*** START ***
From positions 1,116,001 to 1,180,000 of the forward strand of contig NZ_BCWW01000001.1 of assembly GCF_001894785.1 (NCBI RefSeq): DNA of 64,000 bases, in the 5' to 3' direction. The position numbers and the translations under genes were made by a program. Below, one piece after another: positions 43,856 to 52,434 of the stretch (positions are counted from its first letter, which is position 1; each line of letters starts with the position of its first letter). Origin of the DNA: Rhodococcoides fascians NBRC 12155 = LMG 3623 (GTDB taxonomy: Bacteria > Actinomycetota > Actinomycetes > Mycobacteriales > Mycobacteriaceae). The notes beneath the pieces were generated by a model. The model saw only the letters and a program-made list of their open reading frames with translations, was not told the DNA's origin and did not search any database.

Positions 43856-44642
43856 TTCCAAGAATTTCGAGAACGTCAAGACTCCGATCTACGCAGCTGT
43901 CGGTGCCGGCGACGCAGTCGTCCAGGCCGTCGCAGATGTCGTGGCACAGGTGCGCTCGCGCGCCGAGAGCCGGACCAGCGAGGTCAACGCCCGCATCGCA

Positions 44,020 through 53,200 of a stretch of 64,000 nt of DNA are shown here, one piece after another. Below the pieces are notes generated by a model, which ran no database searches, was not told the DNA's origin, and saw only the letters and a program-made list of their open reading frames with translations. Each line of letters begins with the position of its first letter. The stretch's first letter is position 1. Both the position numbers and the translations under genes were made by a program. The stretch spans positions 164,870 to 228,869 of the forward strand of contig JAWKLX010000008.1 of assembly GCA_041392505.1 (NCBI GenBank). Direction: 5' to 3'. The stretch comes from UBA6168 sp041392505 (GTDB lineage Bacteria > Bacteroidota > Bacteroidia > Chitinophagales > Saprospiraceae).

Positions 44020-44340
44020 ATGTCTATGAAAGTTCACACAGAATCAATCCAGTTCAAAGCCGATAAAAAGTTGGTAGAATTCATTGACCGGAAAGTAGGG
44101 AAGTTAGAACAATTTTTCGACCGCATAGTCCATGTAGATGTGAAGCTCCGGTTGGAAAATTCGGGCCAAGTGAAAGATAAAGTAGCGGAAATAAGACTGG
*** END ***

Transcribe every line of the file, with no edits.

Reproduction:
From positions 1,116,001 to 1,180,000 of the forward strand of contig NZ_BCWW01000001.1 of assembly GCF_001894785.1 (NCBI RefSeq): DNA of 64,000 bases, in the 5' to 3' direction. The position numbers and the translations under genes were made by a program. Below, one piece after another: positions 43,856 to 52,434 of the stretch (positions are counted from its first letter, which is position 1; each line of letters starts with the position of its first letter). Origin of the DNA: Rhodococcoides fascians NBRC 12155 = LMG 3623 (GTDB taxonomy: Bacteria > Actinomycetota > Actinomycetes > Mycobacteriales > Mycobacteriaceae). The notes beneath the pieces were generated by a model. The model saw only the letters and a program-made list of their open reading frames with translations, was not told the DNA's origin and did not search any database.

Positions 43856-44642
43856 TTCCAAGAATTTCGAGAACGTCAAGACTCCGATCTACGCAGCTGT
43901 CGGTGCCGGCGACGCAGTCGTCCAGGCCGTCGCAGATGTCGTGGCACAGGTGCGCTCGCGCGCCGAGAGCCGGACCAGCGAGGTCAACGCCCGCATCGCA

Positions 44,020 through 53,200 of a stretch of 64,000 nt of DNA are shown here, one piece after another. Below the pieces are notes generated by a model, which ran no database searches, was not told the DNA's origin, and saw only the letters and a program-made list of their open reading frames with translations. Each line of letters begins with the position of its first letter. The stretch's first letter is position 1. Both the position numbers and the translations under genes were made by a program. The stretch spans positions 164,870 to 228,869 of the forward strand of contig JAWKLX010000008.1 of assembly GCA_041392505.1 (NCBI GenBank). Direction: 5' to 3'. The stretch comes from UBA6168 sp041392505 (GTDB lineage Bacteria > Bacteroidota > Bacteroidia > Chitinophagales > Saprospiraceae).

Positions 44020-44340
44020 ATGTCTATGAAAGTTCACACAGAATCAATCCAGTTCAAAGCCGATAAAAAGTTGGTAGAATTCATTGACCGGAAAGTAGGG
44101 AAGTTAGAACAATTTTTCGACCGCATAGTCCATGTAGATGTGAAGCTCCGGTTGGAAAATTCGGGCCAAGTGAAAGATAAAGTAGCGGAAATAAGACTGG